Proposals for a new £8.2m County Durham school to go before planners

Proposals to build a brand new £8.2m school in a County Durham village go before councillors next week.

Plans for the new build at Bowburn will be considered by Durham County Council’s Cabinet next Wednesday 7 February with overwhelming community backing and a recommendation that they be approved.

The new facility would be a primary school catering for children aged three to eleven, from the current Bowburn Infant and Nursery, and Bowburn Junior Schools.

The proposals are in line with moves by the council to bring junior and infant schools together where appropriate so children can enjoy the benefits of primary education without having to change sites at age seven.

Amalgamating the schools would also create a more viable education site.

The council came up with the plans in recognition of the significant growth Bowburn has and continues to experience as a result of housing development which is putting pressure on school places. Figures show pupil numbers at the infant and nursery, and junior schools are expected to rise from a combined 328 to 475 by 2029/30.

The junior school building is also in a poor state of repair.

The council carried out consultation over its proposals with meetings with governors and staff, and an event for parents, pupils and local residents. An overwhelming majority of those taking part in the consultation backed the plans, with 97 per cent in support.

Having considered the responses, the council published a statutory notice giving people a final four weeks in which to comment. One response was received in this time.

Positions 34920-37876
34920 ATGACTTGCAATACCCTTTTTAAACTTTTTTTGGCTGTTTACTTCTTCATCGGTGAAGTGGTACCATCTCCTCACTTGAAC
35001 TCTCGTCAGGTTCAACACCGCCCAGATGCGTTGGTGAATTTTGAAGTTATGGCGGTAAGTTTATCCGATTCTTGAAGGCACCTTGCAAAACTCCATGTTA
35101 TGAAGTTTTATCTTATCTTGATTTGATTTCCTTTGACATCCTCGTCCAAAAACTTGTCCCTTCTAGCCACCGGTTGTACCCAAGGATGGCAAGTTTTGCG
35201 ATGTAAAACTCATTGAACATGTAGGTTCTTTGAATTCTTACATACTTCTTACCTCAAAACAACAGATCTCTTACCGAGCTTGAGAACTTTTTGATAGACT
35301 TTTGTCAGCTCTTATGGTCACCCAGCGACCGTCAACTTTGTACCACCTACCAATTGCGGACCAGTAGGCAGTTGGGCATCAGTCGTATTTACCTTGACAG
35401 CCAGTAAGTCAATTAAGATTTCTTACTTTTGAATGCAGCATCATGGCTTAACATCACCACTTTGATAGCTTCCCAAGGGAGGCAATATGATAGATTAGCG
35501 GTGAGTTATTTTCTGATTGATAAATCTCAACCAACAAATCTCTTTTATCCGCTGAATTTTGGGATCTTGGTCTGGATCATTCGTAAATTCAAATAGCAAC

Cllr Olwyn Gunn, the council’s Cabinet member for children and young people’s services, said: “We are proposing a significant investment in the education of children in Bowburn, with a new build fit for the delivery of a first class curriculum for the 21st century.

“The infant and junior schools have both been rated ‘good’ by Ofsted and already work together closely. We firmly believe that a joining of their leaderships and the removal of the change between the sites at age seven can only enhance the already strong rates of learning and progress.

“We’re really pleased with the response we had to the consultation and that the vast majority of those who took part were in support of what we’re seeking to do.”

The new development would have capacity for 540 children and a nursery unit with up to 140 part-time places, and would be built on the existing junior school site. The facility would open in September 2019 at which time the infant and nursery school would close.

    Related Posts

    Food waste reduction project hailed a success
    Staff at Seaham company GAS rewarded for long service
    Easington author uses latest novel to raise awareness of MS

    Leave a Reply